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Dr Robert C Palmer @RobertCPalmer13
, 12 tweets, 5 min read Read on Twitter
1.#A50Challenge disputes the govt's claims that a 'decision' to leave the EU has been made 'in accordance with [our] constitutional requirements'. The underlying assumptions of that decision haven't been tested in court. THREAD explaining why the ref result isn't a decision #FBPE
2. In 2011 the Parliamentary Voting System and Constituencies Act was legislated during the 1st Cameroon govt. It was unique as it was a 'madatory' referendum. The same administration legislated for the Referendum Act 2015 as an 'advisory' ref; 2011 bound parliament 2015 didn't.
3. The 1975 ref process was different. It was, what's termed as, a post-legislative ref. In other words, Parliament voted for EC membership, then legislated for the Referendum Act 1975. The assent of the people (67% to 33%) then made that result binding; theoretically.
4. In 2009 the HoLs Select Comm on the Constitution undertook an inquiry on Referenda in the UK. The oral/written evidence concluded that pre-legislative refs can't be binding. This report was used to legislate for both the 2011/15 Acts; the govt knew the 2016 ref wasn't binding.
5. Pre-legislative referenda are exploratory in nature, in that they're only indicative of public opinion. Even the 1975 ref didn't bind parliament - parliament is supreme and any Act can be repealed. However, Constitutional Acts can only be expressly repealed by an Act of Parl.
6. Constitutionally, a pre-legislative, advisory referendum is not only incapable of binding Parliament it cannot expressly repeal a Constitutional Act (eg ECA 1972). Only the process of Royal Assent can do that. For that to happen Parliament have to vote on the matter first.
7. Referenda can be part of the constitutional process to repeal a Constitutional Statute. But that process starts with a Bill getting approval in the HoC and HoL (Royal Assent) to become an Act and then followed by the referendum (as was the case between 1970-75).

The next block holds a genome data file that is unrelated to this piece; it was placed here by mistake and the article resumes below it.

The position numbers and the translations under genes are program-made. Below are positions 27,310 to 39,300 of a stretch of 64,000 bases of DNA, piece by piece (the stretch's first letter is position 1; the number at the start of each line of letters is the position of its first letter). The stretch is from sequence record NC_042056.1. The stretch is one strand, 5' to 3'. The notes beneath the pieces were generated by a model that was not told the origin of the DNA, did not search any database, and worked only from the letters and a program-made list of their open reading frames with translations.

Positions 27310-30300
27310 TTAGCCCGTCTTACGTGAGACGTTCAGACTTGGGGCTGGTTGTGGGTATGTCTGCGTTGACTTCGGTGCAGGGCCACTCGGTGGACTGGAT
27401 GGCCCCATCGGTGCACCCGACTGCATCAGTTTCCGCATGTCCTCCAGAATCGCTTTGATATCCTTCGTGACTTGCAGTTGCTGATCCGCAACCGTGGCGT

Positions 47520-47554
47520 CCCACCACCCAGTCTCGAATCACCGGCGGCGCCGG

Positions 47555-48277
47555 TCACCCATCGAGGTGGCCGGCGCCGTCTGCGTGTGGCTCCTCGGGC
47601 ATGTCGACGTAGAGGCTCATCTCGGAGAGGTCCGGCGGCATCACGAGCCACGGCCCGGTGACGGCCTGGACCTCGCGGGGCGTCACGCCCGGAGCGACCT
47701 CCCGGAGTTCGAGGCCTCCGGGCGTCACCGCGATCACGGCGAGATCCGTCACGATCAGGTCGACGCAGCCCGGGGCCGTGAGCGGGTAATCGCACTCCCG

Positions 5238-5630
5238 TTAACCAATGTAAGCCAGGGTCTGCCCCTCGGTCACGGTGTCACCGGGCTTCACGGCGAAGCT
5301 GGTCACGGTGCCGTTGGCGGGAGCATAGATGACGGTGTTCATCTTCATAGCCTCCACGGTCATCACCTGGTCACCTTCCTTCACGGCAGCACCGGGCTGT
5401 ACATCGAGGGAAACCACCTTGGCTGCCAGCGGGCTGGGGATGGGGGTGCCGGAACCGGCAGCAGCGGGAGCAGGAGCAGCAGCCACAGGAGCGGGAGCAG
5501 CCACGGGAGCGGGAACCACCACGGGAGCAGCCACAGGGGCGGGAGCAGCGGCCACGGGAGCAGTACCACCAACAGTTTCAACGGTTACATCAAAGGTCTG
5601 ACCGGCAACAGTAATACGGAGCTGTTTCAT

8. As the UK doesn't have a codified constitution, it may be impossible to treat a referendum as being legally/constitutionally binding (certainly if pre-legislative) & advisory refs are congruent with the idea of parliamentary sovereignty; but it could be politically binding.
9. There are arguments that refs are politically binding as it is difficult for parliamentarians to vote against the result of an advisory ref. But without a clear majority and with the option for a mandatory ref (2011) it's doubtful the govt can square that circle.
10. The inquiry concluded that owing to the sovereignty of Parliament, refs cannot be legally binding in the UK, and are therefore advisory. While it's difficult for Parliament to ignore a decisive expression of public opinion, 3.8% can't be seen as such.
11. At present we are stuck in a situation where the govt is misleading the country about the ref being a 'decision' because they are in the difficult position of misframing its status in the first place. Now, political pressure is usurping the rule of law. A decision? No.
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